Baltimore Sun's Scores

For 181 reviews, this publication has graded:
  • 59% higher than the average critic
  • 3% same as the average critic
  • 38% lower than the average critic
On average, this publication grades 2.2 points higher than other critics. (0-100 point scale)
Average TV Show review score: 67
Highest review score: 100 Six Feet Under: Season 1
Lowest review score: 0 Lennon Naked: Season 1
Score distribution:
  1. Mixed: 0 out of 120
  2. Negative: 0 out of 120
120 tv reviews
  1. The smartest and funniest sitcom on television. [19 Jul 1995]
    • 99 Metascore
    • 100 Critic Score
    By far the best new drama of the TV season...Murder One is profound, brilliant, mesmerizing and scary. [19 Sept 1995, p.1E]
  2. It's better than ever. [David] Simon has always been good, but he seems to have truly matured this year as both a writer ... and executive producer. No one is making richer television drama than he is right now. [18 Sep 2004]
  3. In its first season, I thought it was the best cop drama on television. Last year, I thought it was the best drama - period. What's left, the best series in American television? It almost goes without saying. [3 Mar 2001]
  4. Mozart wrote finales for his operas by focusing on a theme sounded in the opening notes, then expanding and building upon it through repetition and the amplification of other voices for a glorious ending. So is David Chase, creator and executive producer of The Sopranos, writing the finale for this landmark TV series - and if this isn't art, then neither is Mozart.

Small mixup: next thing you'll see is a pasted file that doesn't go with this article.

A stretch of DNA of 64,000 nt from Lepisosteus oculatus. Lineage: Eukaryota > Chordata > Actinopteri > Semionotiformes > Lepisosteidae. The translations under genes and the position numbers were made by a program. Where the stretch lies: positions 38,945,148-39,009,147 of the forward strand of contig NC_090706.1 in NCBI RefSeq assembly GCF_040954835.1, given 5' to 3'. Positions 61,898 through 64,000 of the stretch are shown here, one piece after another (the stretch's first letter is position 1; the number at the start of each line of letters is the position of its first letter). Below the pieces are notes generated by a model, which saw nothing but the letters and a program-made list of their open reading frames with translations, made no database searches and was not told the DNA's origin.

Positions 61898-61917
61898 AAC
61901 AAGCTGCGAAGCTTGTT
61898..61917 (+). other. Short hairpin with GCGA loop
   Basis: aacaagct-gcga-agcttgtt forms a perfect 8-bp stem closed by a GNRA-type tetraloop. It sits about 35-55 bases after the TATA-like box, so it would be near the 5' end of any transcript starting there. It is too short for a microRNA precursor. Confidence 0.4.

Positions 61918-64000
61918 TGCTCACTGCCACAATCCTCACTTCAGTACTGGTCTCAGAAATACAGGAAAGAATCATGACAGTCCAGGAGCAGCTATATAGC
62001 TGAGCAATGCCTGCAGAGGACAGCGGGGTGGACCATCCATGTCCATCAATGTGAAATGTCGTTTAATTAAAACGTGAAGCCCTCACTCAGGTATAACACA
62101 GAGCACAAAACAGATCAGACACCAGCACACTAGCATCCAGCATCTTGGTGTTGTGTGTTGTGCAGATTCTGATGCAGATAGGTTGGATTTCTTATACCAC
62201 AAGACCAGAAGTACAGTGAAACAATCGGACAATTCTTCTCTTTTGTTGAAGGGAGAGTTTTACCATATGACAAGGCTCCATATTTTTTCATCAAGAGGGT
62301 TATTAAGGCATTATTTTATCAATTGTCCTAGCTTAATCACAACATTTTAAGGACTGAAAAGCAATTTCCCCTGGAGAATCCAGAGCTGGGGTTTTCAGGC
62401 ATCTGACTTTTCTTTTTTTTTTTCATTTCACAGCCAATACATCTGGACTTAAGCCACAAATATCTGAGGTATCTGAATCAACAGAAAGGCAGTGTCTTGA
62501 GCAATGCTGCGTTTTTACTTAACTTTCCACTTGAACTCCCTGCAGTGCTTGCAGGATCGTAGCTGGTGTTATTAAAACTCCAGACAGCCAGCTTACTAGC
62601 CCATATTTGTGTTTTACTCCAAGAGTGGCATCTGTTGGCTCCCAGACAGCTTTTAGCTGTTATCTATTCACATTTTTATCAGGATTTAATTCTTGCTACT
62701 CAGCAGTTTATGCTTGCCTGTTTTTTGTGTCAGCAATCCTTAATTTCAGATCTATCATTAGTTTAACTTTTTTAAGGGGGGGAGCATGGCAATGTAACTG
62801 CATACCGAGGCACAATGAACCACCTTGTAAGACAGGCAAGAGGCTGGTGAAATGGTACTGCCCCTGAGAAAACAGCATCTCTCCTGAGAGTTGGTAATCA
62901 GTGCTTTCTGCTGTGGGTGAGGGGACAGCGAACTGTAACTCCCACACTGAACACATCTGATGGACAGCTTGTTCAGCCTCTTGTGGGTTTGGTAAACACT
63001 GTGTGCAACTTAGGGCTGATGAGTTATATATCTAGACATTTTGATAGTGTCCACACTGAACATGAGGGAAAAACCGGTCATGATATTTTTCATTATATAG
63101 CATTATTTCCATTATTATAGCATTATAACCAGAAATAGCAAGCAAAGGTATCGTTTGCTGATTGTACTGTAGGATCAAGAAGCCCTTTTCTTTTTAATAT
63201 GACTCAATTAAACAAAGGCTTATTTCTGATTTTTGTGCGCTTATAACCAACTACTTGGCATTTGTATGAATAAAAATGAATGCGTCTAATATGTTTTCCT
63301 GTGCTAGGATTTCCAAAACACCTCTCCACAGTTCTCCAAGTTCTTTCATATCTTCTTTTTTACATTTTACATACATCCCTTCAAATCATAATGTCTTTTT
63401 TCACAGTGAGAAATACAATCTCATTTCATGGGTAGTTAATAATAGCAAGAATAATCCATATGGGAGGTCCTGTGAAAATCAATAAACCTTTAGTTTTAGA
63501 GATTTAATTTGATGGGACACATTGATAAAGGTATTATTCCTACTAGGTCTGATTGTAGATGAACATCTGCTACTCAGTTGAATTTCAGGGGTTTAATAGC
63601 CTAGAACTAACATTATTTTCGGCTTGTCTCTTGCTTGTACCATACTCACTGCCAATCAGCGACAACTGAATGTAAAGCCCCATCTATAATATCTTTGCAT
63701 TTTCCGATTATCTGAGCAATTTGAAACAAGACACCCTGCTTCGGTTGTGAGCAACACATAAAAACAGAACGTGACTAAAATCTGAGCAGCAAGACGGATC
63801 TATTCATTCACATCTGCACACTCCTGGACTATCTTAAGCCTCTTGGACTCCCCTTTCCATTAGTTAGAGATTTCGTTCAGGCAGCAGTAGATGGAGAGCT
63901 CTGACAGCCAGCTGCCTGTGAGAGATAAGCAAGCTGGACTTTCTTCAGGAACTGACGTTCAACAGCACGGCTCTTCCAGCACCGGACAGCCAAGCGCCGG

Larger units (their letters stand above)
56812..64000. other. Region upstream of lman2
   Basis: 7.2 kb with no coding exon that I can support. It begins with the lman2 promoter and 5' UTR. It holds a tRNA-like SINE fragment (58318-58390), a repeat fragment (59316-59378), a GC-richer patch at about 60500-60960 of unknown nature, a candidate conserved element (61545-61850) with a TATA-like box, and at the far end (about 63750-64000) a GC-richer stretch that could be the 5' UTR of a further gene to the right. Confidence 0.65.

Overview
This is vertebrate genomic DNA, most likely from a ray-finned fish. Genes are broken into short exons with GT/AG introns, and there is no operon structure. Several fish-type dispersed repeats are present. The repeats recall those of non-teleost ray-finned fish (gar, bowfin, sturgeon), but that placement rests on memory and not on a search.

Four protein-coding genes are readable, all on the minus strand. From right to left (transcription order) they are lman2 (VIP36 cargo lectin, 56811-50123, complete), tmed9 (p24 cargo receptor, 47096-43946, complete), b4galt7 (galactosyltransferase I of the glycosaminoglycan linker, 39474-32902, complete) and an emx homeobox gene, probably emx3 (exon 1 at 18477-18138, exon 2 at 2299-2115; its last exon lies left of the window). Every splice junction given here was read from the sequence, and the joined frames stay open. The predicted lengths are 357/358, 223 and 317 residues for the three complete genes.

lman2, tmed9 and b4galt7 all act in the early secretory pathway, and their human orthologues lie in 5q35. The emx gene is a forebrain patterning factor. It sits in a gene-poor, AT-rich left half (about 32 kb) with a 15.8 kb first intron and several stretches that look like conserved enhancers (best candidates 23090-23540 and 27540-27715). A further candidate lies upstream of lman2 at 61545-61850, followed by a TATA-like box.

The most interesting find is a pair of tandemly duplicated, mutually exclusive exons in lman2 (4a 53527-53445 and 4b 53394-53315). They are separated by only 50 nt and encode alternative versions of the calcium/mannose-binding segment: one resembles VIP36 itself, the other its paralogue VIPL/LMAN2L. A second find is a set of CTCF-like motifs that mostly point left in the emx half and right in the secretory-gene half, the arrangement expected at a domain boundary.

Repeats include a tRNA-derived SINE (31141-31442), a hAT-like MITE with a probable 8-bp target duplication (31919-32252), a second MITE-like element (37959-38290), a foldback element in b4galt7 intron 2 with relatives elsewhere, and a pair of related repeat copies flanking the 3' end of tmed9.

5. There is little precedence within television history for the rich portrayal of working class life as depicted by The Wire. [1 Jun 2003]
  6. I love The Shield so much, I spent the two weeks since I saw it wondering if I could bring myself to actually say in print what I thought after screening the first three episodes: This is better than "Homicide: Life on the Street." If you've been reading The Sun for any length of time, you know I face East, bow my head and light incense in an act of worship at the mere mention of that late, great, ratings-challenged NBC drama. [12 Mar 2002, p.1E]
  7. The final scene is a moment of pure TV story-telling mastery straight through to the sounding of "Tobacco Road." And you can feel the surge of energy it releases in Draper's psyche--and the series--practically radiating off the screen.
  8. While there is no shortage of narrative theorists who talk about detective fiction as being most successful when it is like a puzzle, no one on network television has ever managed to create a series that could make viewers feel as if they were actually putting together a puzzle piece by piece as they watched. Perhaps the nearest anyone came was the writing team of Richard Levinson and William Link with their pilot for Peter Falk's Columbo, but Boomtown is light years beyond what Levinson and Link were doing in the 1970s. [28 Sept 2002, p.1D]
  9. Case closed: 24 is the best drama on network TV.
  10. While the police story line has never been stronger, the first seven episodes made available for preview contain nothing that matches the emotional power and sociological insight of the show at its best--namely the classroom scenes from Season 4.
  11. Rock deals with a harsher teen reality than Cosby did in his Fat Albert days, but he is hitting the same universal notes of conflict, love, weirdness and strength found in close-knit families.